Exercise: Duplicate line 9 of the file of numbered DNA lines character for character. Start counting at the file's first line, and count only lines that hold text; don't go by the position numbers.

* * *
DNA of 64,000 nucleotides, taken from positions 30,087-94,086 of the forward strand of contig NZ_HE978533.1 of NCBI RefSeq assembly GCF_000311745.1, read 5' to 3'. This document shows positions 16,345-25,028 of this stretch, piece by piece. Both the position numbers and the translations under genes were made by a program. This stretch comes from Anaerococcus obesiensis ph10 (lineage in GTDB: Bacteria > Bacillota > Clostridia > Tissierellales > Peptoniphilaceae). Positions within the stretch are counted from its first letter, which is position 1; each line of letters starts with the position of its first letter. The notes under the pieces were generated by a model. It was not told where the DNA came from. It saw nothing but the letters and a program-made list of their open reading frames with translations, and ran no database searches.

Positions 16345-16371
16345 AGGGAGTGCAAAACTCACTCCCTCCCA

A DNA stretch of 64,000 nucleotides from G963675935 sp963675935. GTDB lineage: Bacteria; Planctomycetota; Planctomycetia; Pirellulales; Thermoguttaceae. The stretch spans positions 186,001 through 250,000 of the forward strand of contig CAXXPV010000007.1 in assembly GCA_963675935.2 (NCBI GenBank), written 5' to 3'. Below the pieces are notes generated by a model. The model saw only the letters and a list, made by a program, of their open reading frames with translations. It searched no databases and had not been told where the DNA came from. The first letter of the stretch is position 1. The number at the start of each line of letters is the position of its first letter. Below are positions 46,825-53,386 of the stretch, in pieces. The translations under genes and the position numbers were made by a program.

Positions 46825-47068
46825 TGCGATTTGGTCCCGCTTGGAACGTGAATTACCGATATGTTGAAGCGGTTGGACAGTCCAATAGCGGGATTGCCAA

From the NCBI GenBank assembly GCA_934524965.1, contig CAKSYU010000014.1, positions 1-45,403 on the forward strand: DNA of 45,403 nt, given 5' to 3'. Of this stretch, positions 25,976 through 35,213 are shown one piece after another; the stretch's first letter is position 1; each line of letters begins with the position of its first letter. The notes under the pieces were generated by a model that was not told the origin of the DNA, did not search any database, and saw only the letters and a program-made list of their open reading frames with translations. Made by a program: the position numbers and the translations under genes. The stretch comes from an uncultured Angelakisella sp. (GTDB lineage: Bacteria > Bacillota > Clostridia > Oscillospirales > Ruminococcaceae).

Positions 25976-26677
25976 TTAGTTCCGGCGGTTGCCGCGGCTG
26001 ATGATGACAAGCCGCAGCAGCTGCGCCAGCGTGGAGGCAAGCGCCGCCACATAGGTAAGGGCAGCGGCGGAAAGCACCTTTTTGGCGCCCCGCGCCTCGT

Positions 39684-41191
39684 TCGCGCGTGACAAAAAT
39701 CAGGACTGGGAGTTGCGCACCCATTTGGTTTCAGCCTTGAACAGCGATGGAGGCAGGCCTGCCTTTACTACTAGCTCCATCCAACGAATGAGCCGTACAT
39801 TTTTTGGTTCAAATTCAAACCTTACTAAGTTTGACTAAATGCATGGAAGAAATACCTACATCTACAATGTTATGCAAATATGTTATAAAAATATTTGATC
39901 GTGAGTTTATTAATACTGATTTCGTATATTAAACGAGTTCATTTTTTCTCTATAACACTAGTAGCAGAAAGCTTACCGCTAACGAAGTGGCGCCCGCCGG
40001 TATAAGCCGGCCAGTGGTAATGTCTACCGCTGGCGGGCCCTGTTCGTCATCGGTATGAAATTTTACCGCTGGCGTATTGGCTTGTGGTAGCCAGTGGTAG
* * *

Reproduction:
25976 TTAGTTCCGGCGGTTGCCGCGGCTG